GMAT Question of the Day - Daily to your Mailbox; hard ones only

It is currently 19 Jan 2019, 13:19

Close

GMAT Club Daily Prep

Thank you for using the timer - this advanced tool can estimate your performance and suggest more practice questions. We have subscribed you to Daily Prep Questions via email.

Customized
for You

we will pick new questions that match your level based on your Timer History

Track
Your Progress

every week, we’ll send you an estimated GMAT score based on your performance

Practice
Pays

we will pick new questions that match your level based on your Timer History

Not interested in getting valuable practice questions and articles delivered to your email? No problem, unsubscribe here.

Close

Request Expert Reply

Confirm Cancel
Events & Promotions in January
PrevNext
SuMoTuWeThFrSa
303112345
6789101112
13141516171819
20212223242526
272829303112
Open Detailed Calendar
  • FREE Quant Workshop by e-GMAT!

     January 20, 2019

     January 20, 2019

     07:00 AM PST

     07:00 AM PST

    Get personalized insights on how to achieve your Target Quant Score.
  • Free GMAT Strategy Webinar

     January 19, 2019

     January 19, 2019

     07:00 AM PST

     09:00 AM PST

    Aiming to score 760+? Attend this FREE session to learn how to Define your GMAT Strategy, Create your Study Plan and Master the Core Skills to excel on the GMAT.

Three children, John, Paul, and Ringo, are playing a game. Each child

  new topic post reply Question banks Downloads My Bookmarks Reviews Important topics  
Author Message
TAGS:

Hide Tags

 
SVP
SVP
User avatar
V
Status: Preparing GMAT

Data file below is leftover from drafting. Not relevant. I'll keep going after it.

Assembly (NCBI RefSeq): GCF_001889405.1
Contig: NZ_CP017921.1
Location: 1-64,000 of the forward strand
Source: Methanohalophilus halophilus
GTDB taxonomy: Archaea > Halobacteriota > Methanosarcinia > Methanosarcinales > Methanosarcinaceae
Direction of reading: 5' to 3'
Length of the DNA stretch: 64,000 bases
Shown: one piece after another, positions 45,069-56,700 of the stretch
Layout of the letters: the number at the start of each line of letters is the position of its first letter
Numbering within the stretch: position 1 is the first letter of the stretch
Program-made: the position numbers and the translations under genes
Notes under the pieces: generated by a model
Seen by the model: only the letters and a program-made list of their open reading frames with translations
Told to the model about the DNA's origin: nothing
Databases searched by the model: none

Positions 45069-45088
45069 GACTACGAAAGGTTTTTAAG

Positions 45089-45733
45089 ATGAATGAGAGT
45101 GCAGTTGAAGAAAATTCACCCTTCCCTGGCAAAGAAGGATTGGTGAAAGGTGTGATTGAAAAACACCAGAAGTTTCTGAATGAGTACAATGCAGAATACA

Joined: 02 Nov 2016
Posts: 2034
Location: Pakistan
GPA: 3.39
Premium Member CAT Tests
Three children, John, Paul, and Ringo, are playing a game. Each child  [#permalink]

Show Tags

New post 18 May 2017, 12:05
5
8
00:00
A
B
C
D
E

Difficulty:

  95% (hard)

Question Stats:

25% (01:22) correct 75% (00:53) wrong based on 164 sessions

HideShow timer Statistics

Three children, John, Paul, and Ringo, are playing a game. Each child will choose either the number 1 or the number 2. When one child chooses a number different from those of the other two children, he is declared the winner. If all of the children choose the same number, the process repeats until one child is declared the winner. If Ringo always chooses 2 and the other children select numbers randomly, what is the probability that Ringo is declared the winner?

A. 1/6
B. 1/4
C. 1/3
D. 1/2
E. 2/3

_________________

Final days of the GMAT Exam? => All GMAT Flashcards.
This Post Helps = Press +1 Kudos
Best of Luck on the GMAT!!

Manager
Manager
avatar
B
Joined: 03 Oct 2013
Posts: 84
Re: Three children, John, Paul, and Ringo, are playing a game. Each child  [#permalink]

Show Tags

New post 18 May 2017, 12:10
Is the answer 1/2?

I'm thinking that Ringo selects 2. So the other two have to select 1.

so the probability that the first one can selects 1 is 1/2. the second has to select 1. so answer 1/2?
_________________

P.S. Don't forget to give Kudos on the left if you like the solution

CEO
CEO
User avatar
D
Joined: 11 Sep 2015
Posts: 3341
Location: Canada
Re: Three children, John, Paul, and Ringo, are playing a game. Each child  [#permalink]

Show Tags

New post 19 May 2017, 10:05
3
Top Contributor
1
SajjadAhmad wrote:
Three children, John, Paul, and Ringo, are playing a game. Each child will choose either the number 1 or the number 2. When one child chooses a number different from those of the other two children, he is declared the winner. If all of the children choose the same number, the process repeats until one child is declared the winner. If Ringo always chooses 2 and the other children select numbers randomly, what is the probability that Ringo is declared the winner?

A. 1/6
B. 1/4
C. 1/3
D. 1/2
E. 2/3


This is one of my all-time favorite questions!!